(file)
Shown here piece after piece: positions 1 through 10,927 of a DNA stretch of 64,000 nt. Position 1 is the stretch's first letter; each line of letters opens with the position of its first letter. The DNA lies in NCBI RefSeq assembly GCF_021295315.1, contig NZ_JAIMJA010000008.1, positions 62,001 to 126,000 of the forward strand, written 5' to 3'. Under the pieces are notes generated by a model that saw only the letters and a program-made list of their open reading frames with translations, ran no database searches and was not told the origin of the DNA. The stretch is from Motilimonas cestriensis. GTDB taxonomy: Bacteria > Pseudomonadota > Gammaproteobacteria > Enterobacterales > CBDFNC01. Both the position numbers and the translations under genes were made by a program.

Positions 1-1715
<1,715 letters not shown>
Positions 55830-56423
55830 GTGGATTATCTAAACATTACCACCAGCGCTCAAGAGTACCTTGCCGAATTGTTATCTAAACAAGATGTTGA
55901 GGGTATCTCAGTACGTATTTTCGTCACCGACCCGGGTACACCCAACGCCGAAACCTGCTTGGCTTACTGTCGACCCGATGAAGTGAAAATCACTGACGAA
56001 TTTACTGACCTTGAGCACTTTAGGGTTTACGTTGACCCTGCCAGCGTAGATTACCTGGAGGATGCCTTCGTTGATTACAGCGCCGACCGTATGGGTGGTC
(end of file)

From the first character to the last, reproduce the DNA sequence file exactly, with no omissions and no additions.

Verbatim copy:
Shown here piece after piece: positions 1 through 10,927 of a DNA stretch of 64,000 nt. Position 1 is the stretch's first letter; each line of letters opens with the position of its first letter. The DNA lies in NCBI RefSeq assembly GCF_021295315.1, contig NZ_JAIMJA010000008.1, positions 62,001 to 126,000 of the forward strand, written 5' to 3'. Under the pieces are notes generated by a model that saw only the letters and a program-made list of their open reading frames with translations, ran no database searches and was not told the origin of the DNA. The stretch is from Motilimonas cestriensis. GTDB taxonomy: Bacteria > Pseudomonadota > Gammaproteobacteria > Enterobacterales > CBDFNC01. Both the position numbers and the translations under genes were made by a program.

Positions 1-1715
<1,715 letters not shown>
Positions 55830-56423
55830 GTGGATTATCTAAACATTACCACCAGCGCTCAAGAGTACCTTGCCGAATTGTTATCTAAACAAGATGTTGA
55901 GGGTATCTCAGTACGTATTTTCGTCACCGACCCGGGTACACCCAACGCCGAAACCTGCTTGGCTTACTGTCGACCCGATGAAGTGAAAATCACTGACGAA
56001 TTTACTGACCTTGAGCACTTTAGGGTTTACGTTGACCCTGCCAGCGTAGATTACCTGGAGGATGCCTTCGTTGATTACAGCGCCGACCGTATGGGTGGTC